Things changed for Kolberg when it emerged that one of the rabbis at the heder (primary school for ultra-Orthodox boys ) was beating her 11-year-old son. "I realized they weren't dealing with the rebbe and they wanted to sweep the problem under the rug," says Rachel Kolberg. "To my mind faith is something big and I am not giving it up. It puts you on another rung. However, the fact that they have put the Holy One, Blessed be He, in their pocket - to my mind that's a huge distortion. I want to find the way for this to exist in peace.
"I understood how I must dress, how I must behave, but that isn't enough. I am afraid of getting stuck. I don't want to get used to living this way, without a drop of spirituality."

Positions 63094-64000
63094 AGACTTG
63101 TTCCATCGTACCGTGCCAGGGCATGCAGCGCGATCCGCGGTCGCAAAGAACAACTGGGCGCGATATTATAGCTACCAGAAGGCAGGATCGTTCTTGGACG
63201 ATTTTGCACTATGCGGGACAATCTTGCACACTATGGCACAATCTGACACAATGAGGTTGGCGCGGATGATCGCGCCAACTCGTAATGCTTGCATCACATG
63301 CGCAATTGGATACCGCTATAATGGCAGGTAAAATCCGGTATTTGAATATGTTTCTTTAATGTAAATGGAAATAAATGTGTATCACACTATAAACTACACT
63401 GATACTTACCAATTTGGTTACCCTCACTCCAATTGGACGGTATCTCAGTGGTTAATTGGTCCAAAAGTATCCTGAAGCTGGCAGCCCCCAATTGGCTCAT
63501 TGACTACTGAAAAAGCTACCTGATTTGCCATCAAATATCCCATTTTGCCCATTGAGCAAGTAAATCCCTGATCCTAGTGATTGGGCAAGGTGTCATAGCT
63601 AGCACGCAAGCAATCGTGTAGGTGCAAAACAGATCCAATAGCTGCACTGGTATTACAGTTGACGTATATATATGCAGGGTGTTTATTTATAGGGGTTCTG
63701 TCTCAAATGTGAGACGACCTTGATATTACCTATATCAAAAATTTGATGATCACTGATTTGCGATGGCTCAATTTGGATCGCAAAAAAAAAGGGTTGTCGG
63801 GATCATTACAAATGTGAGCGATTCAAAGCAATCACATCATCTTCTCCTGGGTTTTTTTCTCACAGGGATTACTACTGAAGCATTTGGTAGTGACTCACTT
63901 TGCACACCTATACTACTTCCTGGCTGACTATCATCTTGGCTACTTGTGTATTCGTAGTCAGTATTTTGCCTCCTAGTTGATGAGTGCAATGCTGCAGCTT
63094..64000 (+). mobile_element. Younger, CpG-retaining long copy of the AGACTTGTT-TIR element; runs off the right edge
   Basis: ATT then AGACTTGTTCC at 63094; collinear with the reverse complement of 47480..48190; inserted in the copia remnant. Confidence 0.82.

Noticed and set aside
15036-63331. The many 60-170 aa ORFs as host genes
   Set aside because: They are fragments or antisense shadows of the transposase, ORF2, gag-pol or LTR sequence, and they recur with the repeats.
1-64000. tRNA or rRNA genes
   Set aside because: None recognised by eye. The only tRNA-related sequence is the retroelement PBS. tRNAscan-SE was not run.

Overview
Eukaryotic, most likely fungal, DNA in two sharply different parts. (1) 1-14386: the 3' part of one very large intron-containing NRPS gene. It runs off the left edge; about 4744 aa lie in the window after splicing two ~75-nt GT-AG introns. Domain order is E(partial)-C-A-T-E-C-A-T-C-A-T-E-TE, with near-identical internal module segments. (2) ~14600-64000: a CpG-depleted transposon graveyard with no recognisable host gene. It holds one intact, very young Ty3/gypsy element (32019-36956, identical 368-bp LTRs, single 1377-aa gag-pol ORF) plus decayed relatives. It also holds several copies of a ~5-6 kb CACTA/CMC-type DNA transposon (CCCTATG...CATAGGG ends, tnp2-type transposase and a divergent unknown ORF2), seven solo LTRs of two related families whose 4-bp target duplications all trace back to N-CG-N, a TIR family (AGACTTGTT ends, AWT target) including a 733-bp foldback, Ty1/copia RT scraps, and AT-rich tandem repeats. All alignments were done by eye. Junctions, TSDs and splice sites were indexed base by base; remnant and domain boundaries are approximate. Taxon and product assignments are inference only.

In the meantime she sees her destiny as teaching yoga specifically in the heart of the ultra-Orthodox population. "Yoga gives these women an opportunity to meet with themselves," she says. "I see this as a kind of return (in the sense of a return to religion ). These women experience a return to themselves and then they can examine whether they love, whether they are doing the things they love and whether they love the place where they are. If they persist with yoga, there are ramifications," she says. This is something she knows from personal experience.